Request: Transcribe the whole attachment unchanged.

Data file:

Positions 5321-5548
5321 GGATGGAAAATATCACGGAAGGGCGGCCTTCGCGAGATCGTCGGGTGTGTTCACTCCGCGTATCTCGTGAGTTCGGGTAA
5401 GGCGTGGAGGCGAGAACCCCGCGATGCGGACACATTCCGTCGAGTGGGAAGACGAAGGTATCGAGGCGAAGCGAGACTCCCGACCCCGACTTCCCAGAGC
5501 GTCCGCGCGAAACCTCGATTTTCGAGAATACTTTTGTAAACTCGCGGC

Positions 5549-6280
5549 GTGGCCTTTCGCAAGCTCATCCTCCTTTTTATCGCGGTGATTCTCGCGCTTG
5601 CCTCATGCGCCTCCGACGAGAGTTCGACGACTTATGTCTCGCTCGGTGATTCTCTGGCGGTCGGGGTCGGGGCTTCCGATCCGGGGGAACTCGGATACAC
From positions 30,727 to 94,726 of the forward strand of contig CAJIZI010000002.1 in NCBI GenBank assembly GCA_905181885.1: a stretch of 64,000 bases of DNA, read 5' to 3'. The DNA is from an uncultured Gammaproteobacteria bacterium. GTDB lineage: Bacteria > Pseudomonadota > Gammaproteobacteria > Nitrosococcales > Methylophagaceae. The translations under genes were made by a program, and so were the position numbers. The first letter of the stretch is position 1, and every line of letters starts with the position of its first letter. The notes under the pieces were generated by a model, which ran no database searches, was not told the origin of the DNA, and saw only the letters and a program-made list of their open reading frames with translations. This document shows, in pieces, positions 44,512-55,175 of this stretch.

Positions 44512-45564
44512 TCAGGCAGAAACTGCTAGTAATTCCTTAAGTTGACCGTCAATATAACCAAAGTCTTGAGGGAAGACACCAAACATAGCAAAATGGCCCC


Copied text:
Positions 5321-5548
5321 GGATGGAAAATATCACGGAAGGGCGGCCTTCGCGAGATCGTCGGGTGTGTTCACTCCGCGTATCTCGTGAGTTCGGGTAA
5401 GGCGTGGAGGCGAGAACCCCGCGATGCGGACACATTCCGTCGAGTGGGAAGACGAAGGTATCGAGGCGAAGCGAGACTCCCGACCCCGACTTCCCAGAGC
5501 GTCCGCGCGAAACCTCGATTTTCGAGAATACTTTTGTAAACTCGCGGC

Positions 5549-6280
5549 GTGGCCTTTCGCAAGCTCATCCTCCTTTTTATCGCGGTGATTCTCGCGCTTG
5601 CCTCATGCGCCTCCGACGAGAGTTCGACGACTTATGTCTCGCTCGGTGATTCTCTGGCGGTCGGGGTCGGGGCTTCCGATCCGGGGGAACTCGGATACAC
From positions 30,727 to 94,726 of the forward strand of contig CAJIZI010000002.1 in NCBI GenBank assembly GCA_905181885.1: a stretch of 64,000 bases of DNA, read 5' to 3'. The DNA is from an uncultured Gammaproteobacteria bacterium. GTDB lineage: Bacteria > Pseudomonadota > Gammaproteobacteria > Nitrosococcales > Methylophagaceae. The translations under genes were made by a program, and so were the position numbers. The first letter of the stretch is position 1, and every line of letters starts with the position of its first letter. The notes under the pieces were generated by a model, which ran no database searches, was not told the origin of the DNA, and saw only the letters and a program-made list of their open reading frames with translations. This document shows, in pieces, positions 44,512-55,175 of this stretch.

Positions 44512-45564
44512 TCAGGCAGAAACTGCTAGTAATTCCTTAAGTTGACCGTCAATATAACCAAAGTCTTGAGGGAAGACACCAAACATAGCAAAATGGCCCC